- Mise-en-scene: refers to the fact that all the objects and subjects in the frame are there to create a specific meaning. We analyse mise-en-scene through the factors of:
Can be taken to include all aspects of:
(Production design: the overall look of a media text.
Cinematography: lighting and colour.)
Diegetic world (diegesis): the fictional space and time implied by the narrative.
Verisimilitude: the quality of appearing to be true or real.
Must follow: Rules of continuity: temporal (time) and spatial (space) coherence i.e. it must make sense in terms of the time and place where the story takes place.
Diegetic effect: for a story to engage us it must appear real as we watch it.
Three point lighting:
- Key lighting: This is the main light. It is usually the strongest and has the most influence on the look of the scene. It is placed to one side of the camera/subject so that this side is well lit and the other side has some shadow. It is a hard, direct light, which produces sharply defined shadows. It can be bright (HIGH key) or dim (LOW key).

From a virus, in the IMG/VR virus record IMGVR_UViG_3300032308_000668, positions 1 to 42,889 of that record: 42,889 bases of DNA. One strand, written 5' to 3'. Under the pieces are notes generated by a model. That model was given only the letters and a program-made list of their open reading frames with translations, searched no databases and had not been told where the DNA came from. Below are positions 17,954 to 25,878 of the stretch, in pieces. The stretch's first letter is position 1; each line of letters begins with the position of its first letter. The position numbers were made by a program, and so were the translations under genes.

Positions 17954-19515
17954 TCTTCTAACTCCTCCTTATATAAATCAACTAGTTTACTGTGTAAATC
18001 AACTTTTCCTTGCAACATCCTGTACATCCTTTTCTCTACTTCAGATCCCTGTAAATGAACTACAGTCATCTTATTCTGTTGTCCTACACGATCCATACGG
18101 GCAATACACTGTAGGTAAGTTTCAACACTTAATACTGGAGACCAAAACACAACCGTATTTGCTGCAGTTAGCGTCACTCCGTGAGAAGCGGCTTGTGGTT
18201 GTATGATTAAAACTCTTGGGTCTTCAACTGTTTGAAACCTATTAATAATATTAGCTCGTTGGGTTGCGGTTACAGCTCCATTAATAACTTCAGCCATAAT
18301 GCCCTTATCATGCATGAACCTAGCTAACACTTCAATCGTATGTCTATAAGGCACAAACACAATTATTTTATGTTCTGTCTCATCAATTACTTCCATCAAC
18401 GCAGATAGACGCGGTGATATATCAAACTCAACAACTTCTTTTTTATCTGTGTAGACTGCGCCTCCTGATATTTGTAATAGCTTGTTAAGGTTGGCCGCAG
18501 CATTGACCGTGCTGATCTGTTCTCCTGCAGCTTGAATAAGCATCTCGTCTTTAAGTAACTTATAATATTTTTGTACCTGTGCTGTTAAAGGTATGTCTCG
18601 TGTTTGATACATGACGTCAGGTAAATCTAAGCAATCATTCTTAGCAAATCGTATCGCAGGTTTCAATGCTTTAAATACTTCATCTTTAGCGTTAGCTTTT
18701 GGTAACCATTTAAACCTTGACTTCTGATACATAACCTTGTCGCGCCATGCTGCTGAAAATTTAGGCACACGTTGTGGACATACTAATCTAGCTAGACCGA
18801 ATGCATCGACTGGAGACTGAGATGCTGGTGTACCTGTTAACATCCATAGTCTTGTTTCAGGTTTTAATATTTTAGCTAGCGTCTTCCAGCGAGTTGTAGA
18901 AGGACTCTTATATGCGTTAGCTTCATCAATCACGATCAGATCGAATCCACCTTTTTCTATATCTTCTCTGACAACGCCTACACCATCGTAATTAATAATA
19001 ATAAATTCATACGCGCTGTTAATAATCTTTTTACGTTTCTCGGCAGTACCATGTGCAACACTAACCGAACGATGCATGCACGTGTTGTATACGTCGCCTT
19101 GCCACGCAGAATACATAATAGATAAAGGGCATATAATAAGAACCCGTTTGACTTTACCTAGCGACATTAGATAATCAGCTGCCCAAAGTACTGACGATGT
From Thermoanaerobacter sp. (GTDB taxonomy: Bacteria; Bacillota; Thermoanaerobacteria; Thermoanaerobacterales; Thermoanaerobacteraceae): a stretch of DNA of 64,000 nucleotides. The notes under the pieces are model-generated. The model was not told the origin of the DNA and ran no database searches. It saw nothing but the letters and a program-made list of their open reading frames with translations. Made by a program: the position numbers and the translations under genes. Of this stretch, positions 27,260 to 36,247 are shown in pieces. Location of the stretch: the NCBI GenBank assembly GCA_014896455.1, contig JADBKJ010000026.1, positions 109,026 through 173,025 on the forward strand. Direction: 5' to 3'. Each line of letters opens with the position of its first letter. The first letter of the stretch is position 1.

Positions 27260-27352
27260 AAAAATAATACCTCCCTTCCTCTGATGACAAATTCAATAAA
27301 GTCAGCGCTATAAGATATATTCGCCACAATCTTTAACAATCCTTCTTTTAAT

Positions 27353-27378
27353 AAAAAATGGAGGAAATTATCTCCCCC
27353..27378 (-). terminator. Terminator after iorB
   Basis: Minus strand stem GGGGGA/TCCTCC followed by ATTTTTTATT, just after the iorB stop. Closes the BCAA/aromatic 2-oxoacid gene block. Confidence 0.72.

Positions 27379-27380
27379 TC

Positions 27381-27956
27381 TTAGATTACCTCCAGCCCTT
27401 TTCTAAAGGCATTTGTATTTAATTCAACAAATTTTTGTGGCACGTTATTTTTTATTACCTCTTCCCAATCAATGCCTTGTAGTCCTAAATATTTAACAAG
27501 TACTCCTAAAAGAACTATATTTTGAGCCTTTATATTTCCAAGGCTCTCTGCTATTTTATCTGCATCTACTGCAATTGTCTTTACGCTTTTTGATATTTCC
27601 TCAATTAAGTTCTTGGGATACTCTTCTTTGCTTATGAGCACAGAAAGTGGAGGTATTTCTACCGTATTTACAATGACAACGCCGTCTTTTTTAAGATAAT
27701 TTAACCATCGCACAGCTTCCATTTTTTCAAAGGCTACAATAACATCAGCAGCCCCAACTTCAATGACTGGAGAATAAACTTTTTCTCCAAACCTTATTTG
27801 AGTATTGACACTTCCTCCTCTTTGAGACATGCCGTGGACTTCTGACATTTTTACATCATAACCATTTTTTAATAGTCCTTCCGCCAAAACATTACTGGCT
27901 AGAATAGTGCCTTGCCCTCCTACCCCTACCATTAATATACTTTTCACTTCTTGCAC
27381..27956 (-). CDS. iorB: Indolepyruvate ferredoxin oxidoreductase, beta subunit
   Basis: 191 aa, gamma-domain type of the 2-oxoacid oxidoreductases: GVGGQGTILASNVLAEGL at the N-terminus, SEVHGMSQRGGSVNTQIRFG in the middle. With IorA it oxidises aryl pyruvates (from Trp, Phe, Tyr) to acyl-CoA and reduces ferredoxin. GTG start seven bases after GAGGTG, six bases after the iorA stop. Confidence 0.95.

- The Fill Light: This is the secondary light and is placed on the opposite side of the key light. It is used to fill the shadows created by the key. The fill will usually be softer and less bright than the key.
The Back Light: The back light is placed behind the subject and lights it from the rear. Rather than providing direct lighting (like the key and fill), its purpose is to provide definition and subtle highlights around the subject's outlines. This helps separate the subject from the background and provide a three-dimensional look.
High Key: this is lighting that is used to make the scenery appear natural or realistic.
Low Key: this is lighting that is used to give a particular mood in relation to the theme of good v. evil, for example, or simply to make a scene seem moody.
- Make up
- Iconography: something visual with deeper meaning.